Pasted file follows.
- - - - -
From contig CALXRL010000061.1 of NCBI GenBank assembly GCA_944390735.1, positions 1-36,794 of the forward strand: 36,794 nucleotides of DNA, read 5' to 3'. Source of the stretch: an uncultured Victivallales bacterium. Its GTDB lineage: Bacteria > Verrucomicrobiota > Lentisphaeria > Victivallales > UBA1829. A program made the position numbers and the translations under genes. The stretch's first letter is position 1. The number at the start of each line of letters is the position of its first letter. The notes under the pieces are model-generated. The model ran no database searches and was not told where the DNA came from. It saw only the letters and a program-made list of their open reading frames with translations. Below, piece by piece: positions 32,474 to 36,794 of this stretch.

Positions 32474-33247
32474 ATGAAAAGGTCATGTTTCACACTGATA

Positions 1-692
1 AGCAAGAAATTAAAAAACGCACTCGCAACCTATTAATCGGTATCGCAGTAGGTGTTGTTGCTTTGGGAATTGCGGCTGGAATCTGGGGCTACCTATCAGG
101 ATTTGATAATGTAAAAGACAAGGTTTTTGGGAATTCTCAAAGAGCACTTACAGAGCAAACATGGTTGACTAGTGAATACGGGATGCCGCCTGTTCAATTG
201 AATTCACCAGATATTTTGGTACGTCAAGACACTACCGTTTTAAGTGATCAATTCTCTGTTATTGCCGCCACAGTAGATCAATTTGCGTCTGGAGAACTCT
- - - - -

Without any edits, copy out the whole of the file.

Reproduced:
From contig CALXRL010000061.1 of NCBI GenBank assembly GCA_944390735.1, positions 1-36,794 of the forward strand: 36,794 nucleotides of DNA, read 5' to 3'. Source of the stretch: an uncultured Victivallales bacterium. Its GTDB lineage: Bacteria > Verrucomicrobiota > Lentisphaeria > Victivallales > UBA1829. A program made the position numbers and the translations under genes. The stretch's first letter is position 1. The number at the start of each line of letters is the position of its first letter. The notes under the pieces are model-generated. The model ran no database searches and was not told where the DNA came from. It saw only the letters and a program-made list of their open reading frames with translations. Below, piece by piece: positions 32,474 to 36,794 of this stretch.

Positions 32474-33247
32474 ATGAAAAGGTCATGTTTCACACTGATA

Positions 1-692
1 AGCAAGAAATTAAAAAACGCACTCGCAACCTATTAATCGGTATCGCAGTAGGTGTTGTTGCTTTGGGAATTGCGGCTGGAATCTGGGGCTACCTATCAGG
101 ATTTGATAATGTAAAAGACAAGGTTTTTGGGAATTCTCAAAGAGCACTTACAGAGCAAACATGGTTGACTAGTGAATACGGGATGCCGCCTGTTCAATTG
201 AATTCACCAGATATTTTGGTACGTCAAGACACTACCGTTTTAAGTGATCAATTCTCTGTTATTGCCGCCACAGTAGATCAATTTGCGTCTGGAGAACTCT